No. of Recommendations: 5

I found the snippets of article you provided to be long on insinuation and short on facts.

You could say the same thing about the articles that Tilson wrote on these companies. Here are his comments with regards to Allied Capital. It sounds pretty long on insinuation and short on facts to me.

The primary difference between the two is that Tilson is providing commentary that is his opinion, whereas the Wall Street Journal is supposed to be reporting facts. Unless this article appeared on the OpEd page, which I don't believe it did, then the reporter was using pretty slimy techniques to make his point.

I normally have high regard for the WSJ and I'm often in agreement with its editorial page. But when the two start to blur lines, then I think there is a problem. Perhaps the writer was trying to make his article more interesting, but that doesn't change the fact that his biggest hints at collusion were that the hedge fund managers went to the same school, they appeared at a forum on how to start a hedge fund (hmmm, pretty strange for hedge fund managers, huh?), they wrote publicly published opinions that said the stock they were covering was not all it cracked up to be, and they were "hostile" to the CEO during a conference call. I'm sure Farmer Mac appreciated the PR piece the WSJ put out.

"What purpose does an article like this serve investors, given that he has offered absolutely NO information or analysis on the company??"

No analysis? Tilson recommended readers go directly to the source of the allegations against the company and read for themselves and make their own opinion, and he provided the links to it no less. Moreover, here's a paragraph from his article about the reserves policy of AGM which appeared to be a central complaint Tilson had about the company:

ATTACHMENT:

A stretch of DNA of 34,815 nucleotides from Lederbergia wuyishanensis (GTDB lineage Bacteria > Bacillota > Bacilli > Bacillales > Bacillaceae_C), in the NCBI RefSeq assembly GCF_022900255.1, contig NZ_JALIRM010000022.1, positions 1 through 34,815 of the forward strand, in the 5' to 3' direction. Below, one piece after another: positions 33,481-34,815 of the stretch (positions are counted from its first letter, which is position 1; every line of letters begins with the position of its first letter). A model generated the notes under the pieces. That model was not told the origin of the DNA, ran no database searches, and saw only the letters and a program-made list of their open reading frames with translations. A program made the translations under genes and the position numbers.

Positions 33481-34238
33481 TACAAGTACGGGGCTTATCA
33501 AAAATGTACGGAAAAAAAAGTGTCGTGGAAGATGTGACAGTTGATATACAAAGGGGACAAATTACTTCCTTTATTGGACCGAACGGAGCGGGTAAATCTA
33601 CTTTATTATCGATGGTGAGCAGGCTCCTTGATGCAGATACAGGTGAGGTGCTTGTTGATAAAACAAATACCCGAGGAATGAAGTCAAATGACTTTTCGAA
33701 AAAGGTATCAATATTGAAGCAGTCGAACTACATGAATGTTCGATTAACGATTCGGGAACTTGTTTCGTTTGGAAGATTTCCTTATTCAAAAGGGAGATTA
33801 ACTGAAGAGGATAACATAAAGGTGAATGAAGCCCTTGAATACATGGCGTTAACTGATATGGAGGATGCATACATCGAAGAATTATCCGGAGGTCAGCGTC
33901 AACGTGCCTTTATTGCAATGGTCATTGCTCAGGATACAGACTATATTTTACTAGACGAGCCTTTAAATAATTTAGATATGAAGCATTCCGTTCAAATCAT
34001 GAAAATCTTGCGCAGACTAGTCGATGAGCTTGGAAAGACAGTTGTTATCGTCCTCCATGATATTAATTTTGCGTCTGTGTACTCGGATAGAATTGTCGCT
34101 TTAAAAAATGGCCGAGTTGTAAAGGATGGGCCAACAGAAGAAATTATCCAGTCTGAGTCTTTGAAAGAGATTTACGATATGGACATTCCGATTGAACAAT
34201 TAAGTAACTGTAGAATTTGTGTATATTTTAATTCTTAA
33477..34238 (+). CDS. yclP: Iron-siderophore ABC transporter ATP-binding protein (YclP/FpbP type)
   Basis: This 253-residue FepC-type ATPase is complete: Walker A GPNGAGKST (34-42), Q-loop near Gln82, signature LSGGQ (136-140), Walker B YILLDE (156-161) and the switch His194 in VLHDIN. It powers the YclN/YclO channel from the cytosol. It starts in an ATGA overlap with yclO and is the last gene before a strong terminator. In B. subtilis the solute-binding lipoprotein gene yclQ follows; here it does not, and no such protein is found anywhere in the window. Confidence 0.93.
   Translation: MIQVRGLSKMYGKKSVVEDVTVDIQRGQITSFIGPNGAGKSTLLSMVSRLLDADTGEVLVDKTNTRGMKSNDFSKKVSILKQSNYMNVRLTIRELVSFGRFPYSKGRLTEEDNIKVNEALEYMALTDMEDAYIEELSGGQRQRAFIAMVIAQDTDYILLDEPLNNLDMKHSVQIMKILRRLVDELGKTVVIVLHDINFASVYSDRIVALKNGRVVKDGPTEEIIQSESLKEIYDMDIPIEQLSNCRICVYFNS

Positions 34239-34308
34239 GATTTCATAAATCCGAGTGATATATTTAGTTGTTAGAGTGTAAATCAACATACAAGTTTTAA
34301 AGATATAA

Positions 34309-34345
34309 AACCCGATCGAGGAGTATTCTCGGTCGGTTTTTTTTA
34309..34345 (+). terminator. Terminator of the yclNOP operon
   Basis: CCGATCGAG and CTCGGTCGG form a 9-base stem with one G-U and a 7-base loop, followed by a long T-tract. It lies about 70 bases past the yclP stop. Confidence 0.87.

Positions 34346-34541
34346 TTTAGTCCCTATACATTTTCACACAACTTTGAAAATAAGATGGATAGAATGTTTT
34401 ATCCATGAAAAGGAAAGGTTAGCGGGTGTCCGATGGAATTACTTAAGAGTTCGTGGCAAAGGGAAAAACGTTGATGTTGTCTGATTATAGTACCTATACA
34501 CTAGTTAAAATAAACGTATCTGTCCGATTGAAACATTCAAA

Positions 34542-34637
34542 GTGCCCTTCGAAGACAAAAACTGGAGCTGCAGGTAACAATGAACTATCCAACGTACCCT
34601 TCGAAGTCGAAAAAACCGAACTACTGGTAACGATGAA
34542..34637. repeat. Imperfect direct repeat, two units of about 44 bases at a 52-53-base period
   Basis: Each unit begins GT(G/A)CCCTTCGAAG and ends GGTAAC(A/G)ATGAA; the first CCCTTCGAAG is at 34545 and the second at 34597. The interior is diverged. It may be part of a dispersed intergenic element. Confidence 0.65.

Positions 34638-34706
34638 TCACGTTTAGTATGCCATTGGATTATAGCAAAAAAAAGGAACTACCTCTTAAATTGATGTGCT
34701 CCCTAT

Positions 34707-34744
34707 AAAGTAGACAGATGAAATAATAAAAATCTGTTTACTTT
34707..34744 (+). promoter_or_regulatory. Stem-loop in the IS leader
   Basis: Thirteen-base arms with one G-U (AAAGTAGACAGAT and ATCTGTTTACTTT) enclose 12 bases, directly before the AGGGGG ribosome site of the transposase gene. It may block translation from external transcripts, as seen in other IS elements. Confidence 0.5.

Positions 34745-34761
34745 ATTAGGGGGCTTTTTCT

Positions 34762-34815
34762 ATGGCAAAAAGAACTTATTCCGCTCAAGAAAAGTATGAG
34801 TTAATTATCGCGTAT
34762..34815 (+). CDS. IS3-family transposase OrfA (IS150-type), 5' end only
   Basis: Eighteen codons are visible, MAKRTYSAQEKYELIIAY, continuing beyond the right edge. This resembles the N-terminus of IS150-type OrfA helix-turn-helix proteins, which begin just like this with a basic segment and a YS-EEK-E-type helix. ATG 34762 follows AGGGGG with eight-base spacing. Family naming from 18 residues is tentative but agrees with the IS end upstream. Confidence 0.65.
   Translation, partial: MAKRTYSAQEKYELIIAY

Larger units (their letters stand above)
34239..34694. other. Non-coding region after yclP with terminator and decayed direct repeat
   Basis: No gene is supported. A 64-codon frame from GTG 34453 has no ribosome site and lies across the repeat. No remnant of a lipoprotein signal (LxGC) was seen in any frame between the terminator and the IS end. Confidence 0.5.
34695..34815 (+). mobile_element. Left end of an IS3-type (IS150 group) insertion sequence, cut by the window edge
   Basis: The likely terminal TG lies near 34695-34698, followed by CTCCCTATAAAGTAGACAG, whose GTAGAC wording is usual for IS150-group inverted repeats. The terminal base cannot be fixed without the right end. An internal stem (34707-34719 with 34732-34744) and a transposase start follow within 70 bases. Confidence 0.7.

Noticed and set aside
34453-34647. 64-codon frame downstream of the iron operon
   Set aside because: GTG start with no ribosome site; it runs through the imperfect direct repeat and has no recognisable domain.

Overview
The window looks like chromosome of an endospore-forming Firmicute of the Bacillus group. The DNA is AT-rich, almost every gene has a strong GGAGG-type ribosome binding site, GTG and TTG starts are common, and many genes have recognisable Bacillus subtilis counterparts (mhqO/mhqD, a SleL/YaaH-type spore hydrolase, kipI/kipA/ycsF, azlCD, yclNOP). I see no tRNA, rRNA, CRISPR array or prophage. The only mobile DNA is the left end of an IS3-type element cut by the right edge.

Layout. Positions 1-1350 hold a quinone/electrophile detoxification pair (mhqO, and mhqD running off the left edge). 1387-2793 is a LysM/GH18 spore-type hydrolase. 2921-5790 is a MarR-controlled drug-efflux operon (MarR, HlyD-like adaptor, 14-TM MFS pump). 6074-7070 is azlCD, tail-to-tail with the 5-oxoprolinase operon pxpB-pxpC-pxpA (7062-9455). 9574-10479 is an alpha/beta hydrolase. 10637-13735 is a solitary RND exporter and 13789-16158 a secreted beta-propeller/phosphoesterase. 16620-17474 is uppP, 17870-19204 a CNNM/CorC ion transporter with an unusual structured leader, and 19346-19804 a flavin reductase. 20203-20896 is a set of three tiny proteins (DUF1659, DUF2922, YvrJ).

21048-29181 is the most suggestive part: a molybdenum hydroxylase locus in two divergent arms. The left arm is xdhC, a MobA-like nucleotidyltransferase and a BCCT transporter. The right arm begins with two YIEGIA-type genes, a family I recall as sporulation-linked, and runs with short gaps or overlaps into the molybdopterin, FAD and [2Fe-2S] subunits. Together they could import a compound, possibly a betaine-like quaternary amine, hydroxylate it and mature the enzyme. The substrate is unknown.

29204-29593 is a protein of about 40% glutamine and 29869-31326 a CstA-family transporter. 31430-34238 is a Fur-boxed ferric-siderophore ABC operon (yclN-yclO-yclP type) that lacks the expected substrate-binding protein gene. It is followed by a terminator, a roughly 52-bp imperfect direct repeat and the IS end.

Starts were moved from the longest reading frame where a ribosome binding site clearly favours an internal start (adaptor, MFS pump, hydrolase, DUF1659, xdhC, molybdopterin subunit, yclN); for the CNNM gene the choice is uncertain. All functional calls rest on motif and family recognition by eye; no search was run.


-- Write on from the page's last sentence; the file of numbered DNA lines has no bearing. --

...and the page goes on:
"How can a financial company do this? Easy. Simply write a lot of new business, reduce the reserves and -- presto! -- huge reported profits. I believe this is exactly what Farmer Mac did to produce what appeared to be a blowout quarter, in which the company trumpeted in the headline of its press release: "Farmer Mac Achieves Record Earnings; Operating Earnings Per Share Up 50%.""

He then goes and provides a quarter-by-quarter chart from 1997 to 2002 on how the company has apparently been lowering its reserves. Maybe you don't agree with his analysis or you think he is focusing on the wrong issue, but you can't say he didn't provide analysis.

Last, he makes a case for the average investor to be careful with where he parks his funds, which to me sounds like the highest level of prudence.

"The larger lesson for investors here is how easy it is for financial companies to manipulate earnings, so only invest in such companies when you have total confidence that management has the highest degree of competence, integrity, and conservatism."

From what I have seen, there isn't any smoke, let alone fire.

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